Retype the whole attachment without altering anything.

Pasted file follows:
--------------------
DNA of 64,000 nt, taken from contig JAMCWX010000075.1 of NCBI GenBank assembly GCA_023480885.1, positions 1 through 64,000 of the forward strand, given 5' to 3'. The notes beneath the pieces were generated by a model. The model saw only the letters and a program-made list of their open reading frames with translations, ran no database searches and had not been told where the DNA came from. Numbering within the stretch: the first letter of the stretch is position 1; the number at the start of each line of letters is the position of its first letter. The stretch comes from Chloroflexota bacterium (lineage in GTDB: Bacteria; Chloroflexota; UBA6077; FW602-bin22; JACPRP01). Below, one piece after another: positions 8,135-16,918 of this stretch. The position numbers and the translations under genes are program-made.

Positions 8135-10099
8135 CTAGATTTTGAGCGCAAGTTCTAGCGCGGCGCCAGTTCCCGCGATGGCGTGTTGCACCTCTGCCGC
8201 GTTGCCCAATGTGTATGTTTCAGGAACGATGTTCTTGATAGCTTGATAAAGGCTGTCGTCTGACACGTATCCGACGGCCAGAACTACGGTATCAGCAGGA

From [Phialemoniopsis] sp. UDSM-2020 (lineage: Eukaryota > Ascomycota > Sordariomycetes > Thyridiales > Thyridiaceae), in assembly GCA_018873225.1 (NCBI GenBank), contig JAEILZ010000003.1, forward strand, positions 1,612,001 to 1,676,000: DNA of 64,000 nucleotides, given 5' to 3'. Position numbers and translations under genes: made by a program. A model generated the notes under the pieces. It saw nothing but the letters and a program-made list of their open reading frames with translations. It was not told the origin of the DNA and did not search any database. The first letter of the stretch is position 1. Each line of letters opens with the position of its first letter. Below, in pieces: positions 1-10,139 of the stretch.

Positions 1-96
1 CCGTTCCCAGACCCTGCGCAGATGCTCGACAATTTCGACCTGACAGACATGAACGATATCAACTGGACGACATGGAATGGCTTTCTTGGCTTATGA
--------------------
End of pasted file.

DNA of 64,000 nt, taken from contig JAMCWX010000075.1 of NCBI GenBank assembly GCA_023480885.1, positions 1 through 64,000 of the forward strand, given 5' to 3'. The notes beneath the pieces were generated by a model. The model saw only the letters and a program-made list of their open reading frames with translations, ran no database searches and had not been told where the DNA came from. Numbering within the stretch: the first letter of the stretch is position 1; the number at the start of each line of letters is the position of its first letter. The stretch comes from Chloroflexota bacterium (lineage in GTDB: Bacteria; Chloroflexota; UBA6077; FW602-bin22; JACPRP01). Below, one piece after another: positions 8,135-16,918 of this stretch. The position numbers and the translations under genes are program-made.

Positions 8135-10099
8135 CTAGATTTTGAGCGCAAGTTCTAGCGCGGCGCCAGTTCCCGCGATGGCGTGTTGCACCTCTGCCGC
8201 GTTGCCCAATGTGTATGTTTCAGGAACGATGTTCTTGATAGCTTGATAAAGGCTGTCGTCTGACACGTATCCGACGGCCAGAACTACGGTATCAGCAGGA

From [Phialemoniopsis] sp. UDSM-2020 (lineage: Eukaryota > Ascomycota > Sordariomycetes > Thyridiales > Thyridiaceae), in assembly GCA_018873225.1 (NCBI GenBank), contig JAEILZ010000003.1, forward strand, positions 1,612,001 to 1,676,000: DNA of 64,000 nucleotides, given 5' to 3'. Position numbers and translations under genes: made by a program. A model generated the notes under the pieces. It saw nothing but the letters and a program-made list of their open reading frames with translations. It was not told the origin of the DNA and did not search any database. The first letter of the stretch is position 1. Each line of letters opens with the position of its first letter. Below, in pieces: positions 1-10,139 of the stretch.

Positions 1-96
1 CCGTTCCCAGACCCTGCGCAGATGCTCGACAATTTCGACCTGACAGACATGAACGATATCAACTGGACGACATGGAATGGCTTTCTTGGCTTATGA